The most fun topic to research was sailing. I had never sailed before traveling to the Chesapeake Bay. To prepare for the book, I took a couple of sailing lessons, and I got to take the wheel, which was wonderful. It’s just an incredible feeling, the quiet, the wind whipping the sails. It’s a great experience.
Q: Did any ghost stories inspire your writing?
A: Yes, but it’s a little different. The earliest version of this tale did not include a ghost. About six years ago, I went to the Midwest Writing Conference. It’s a great conference in a small town in Indiana. At that conference, there were a couple of sessions with ghost hunters. They did a presentation about their work with all this equipment and talked about what they’ve documented. And that’s what really got me started. At that point, I had not read many ghost stories, but as I was writing this book, I started checking out a number of ghost stories. I chose to write this particular book because I couldn’t find anything like it. If you read a lot of ghost stories, they fall mostly into one of two categories. Some fall into the Stephen King category and are terrifying, or others land in what I call “Casper the friendly ghost” category, which is often humorous. I was trying to carve a new niche with something much closer to the reality of actual ghost appearances. Now, I did take some liberties, but most of what I have in there about how ghosts appear is documented in the scientific literature.
Q: Have you ever had an encounter with a ghost?
A: I get that question all the time, and the answer is no, I have not. That doesn’t mean I don’t believe in ghosts. I do believe in ghosts. I usually quote Shakespeare. In Hamlet, Shakespeare says, “There is more to heaven and earth, Horatio, than is dreamt of in your philosophy,” which is his poetic way of saying there are things that we don’t understand—and the existence of ghosts is just one of them.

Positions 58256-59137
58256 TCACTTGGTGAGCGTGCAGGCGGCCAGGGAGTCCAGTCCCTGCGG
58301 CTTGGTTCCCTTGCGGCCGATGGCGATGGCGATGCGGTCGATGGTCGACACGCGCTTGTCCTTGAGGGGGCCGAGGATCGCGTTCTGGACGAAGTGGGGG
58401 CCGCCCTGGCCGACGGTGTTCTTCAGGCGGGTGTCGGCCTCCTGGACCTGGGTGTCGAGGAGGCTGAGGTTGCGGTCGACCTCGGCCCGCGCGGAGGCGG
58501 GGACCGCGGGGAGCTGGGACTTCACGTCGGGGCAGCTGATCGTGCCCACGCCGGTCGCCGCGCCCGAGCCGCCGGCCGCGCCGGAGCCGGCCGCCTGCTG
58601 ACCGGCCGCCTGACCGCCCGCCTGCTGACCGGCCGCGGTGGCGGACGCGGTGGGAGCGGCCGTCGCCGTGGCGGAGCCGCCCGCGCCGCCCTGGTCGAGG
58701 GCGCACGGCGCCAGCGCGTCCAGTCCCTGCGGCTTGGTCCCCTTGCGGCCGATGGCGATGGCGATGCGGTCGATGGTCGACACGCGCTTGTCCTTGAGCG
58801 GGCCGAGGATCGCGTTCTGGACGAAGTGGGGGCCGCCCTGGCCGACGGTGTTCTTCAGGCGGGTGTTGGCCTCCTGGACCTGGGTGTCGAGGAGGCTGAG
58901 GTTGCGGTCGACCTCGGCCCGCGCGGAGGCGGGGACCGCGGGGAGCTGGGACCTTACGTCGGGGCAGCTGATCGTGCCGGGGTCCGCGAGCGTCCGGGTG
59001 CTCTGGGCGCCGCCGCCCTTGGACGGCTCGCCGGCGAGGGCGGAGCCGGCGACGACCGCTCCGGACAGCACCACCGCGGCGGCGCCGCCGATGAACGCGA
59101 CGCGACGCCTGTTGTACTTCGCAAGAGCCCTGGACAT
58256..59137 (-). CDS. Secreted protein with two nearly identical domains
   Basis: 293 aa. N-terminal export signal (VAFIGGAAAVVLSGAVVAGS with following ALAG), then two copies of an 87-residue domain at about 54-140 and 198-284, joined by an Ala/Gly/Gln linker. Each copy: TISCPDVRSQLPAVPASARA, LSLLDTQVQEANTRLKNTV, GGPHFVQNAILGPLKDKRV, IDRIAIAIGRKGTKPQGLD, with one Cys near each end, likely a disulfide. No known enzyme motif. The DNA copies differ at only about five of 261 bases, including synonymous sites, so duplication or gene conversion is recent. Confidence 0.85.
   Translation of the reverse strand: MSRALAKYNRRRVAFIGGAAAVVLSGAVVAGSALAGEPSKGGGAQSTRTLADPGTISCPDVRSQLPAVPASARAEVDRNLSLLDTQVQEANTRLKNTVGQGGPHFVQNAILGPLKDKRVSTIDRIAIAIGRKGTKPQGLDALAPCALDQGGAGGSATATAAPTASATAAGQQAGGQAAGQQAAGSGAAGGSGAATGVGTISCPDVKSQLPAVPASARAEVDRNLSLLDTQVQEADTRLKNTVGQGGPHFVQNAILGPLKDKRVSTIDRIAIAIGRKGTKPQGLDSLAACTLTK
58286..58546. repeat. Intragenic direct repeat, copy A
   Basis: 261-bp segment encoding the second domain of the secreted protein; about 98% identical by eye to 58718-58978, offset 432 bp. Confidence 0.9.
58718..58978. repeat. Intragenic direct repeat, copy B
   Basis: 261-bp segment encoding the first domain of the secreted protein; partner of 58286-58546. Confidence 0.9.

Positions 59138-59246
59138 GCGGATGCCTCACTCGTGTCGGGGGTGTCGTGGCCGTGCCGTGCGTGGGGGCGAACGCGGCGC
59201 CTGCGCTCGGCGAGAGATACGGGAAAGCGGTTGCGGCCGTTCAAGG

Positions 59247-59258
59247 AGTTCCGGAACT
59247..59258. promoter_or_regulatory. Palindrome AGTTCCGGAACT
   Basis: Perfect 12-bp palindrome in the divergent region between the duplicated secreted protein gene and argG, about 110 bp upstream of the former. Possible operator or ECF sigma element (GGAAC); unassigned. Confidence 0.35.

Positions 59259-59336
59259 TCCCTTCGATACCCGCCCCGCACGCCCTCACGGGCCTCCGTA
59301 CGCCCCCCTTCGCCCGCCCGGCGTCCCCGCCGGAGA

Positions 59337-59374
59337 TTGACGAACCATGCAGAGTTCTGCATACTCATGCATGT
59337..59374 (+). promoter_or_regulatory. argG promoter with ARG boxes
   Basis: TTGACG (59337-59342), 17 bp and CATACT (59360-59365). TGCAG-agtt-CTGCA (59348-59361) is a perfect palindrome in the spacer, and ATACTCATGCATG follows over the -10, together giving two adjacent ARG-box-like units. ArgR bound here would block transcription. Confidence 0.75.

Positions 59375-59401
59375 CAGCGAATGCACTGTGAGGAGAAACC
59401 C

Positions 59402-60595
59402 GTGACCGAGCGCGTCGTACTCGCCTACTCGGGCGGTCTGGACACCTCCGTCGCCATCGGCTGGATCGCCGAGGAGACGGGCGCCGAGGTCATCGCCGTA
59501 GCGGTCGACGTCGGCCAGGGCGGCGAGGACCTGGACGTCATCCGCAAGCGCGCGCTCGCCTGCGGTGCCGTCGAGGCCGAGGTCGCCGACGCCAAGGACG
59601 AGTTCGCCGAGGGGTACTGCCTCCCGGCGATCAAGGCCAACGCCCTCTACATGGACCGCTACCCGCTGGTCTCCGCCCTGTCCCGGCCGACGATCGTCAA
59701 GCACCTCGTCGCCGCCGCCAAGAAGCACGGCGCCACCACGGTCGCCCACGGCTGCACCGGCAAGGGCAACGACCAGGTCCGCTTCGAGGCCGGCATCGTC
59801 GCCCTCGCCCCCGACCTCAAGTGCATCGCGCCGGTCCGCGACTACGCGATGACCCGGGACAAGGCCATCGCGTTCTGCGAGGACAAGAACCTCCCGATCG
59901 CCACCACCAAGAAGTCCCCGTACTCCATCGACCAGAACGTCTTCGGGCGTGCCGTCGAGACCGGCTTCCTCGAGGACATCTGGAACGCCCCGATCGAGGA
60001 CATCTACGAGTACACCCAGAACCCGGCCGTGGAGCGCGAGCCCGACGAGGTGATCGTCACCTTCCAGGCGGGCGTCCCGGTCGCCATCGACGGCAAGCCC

Q: Which character was your favorite to write?
A: The character I had the most fun creating was Natalia, the story’s medium, who also happens to be a sex worker. Natalia has been very popular with readers. She is so popular in Blood on the Chesapeake that I brought her back in the second book and again for a cameo role in the third book because people like Natalia a whole lot. I just had fun with that character and the conflict she creates between Al and Darrell first and then between Darrell and Erin. That conflict worsens in the second book between Darrell, Erin, and Natalia. He needs this woman’s help, but he’s terrified of how it will damage his relationship with Erin. But he has to go to her anyway. Creating that character and allowing her to have that place in the plot was a lot of fun. I had a great time doing it.
Q: Speaking of characters, you have a hilarious character in here; his name is Al. Did anyone inspire your character, Al?
A: Al is based on a real person, whose name is really Al. In fact, Al is the only character I can say that about. Not long before I started writing the first novel in the series, he died rather suddenly. He’d been a friend for forty years and was exactly like that character. Almost everything that character did, he had done. He was a jokester. Writing him was a tribute to my friend who couldn’t be here anymore.
Q: What are some other themes you explore in your other books?
A: I keep each book limited to one primary social issue. I try to match the town and area’s culture with the issue, and I also make sure that I tie in the social issue organically. As I explained, the racial injustice aspect was a perfect fit for the Chesapeake Bay dichotomy. The second book, Crimson at Cape May, focuses on the crime of human trafficking. Cape May sits at the end of the New Jersey turnpike, and the New Jersey turnpike is part of the sex trafficking highway network on the east coast, so it became a logical connection between the story, the issue, and the area. The third book, Scarlet at Crystal River, takes place in Florida, focusing on the mistreatment of migrant workers. There’s an incident in the third book. A young Latino man helping Darrell and Erin in their investigation is seriously injured and is supposed to be treated by a local hospital. But the administrator there refuses to treat him because he suspects that the Latino is an illegal immigrant. These things actually happen. Darrell has a hard time understanding how something like this would occur. Those are the kinds of issues I try to explore. And the reason why I chose each of these is that they were important issues twenty years ago—at the time of the stories—and they’re pressing issues today. I work really hard to make sure all those pieces fit together.
Dr. Randy Overbeck’s website – https://www.authorrandyoverbeck.com/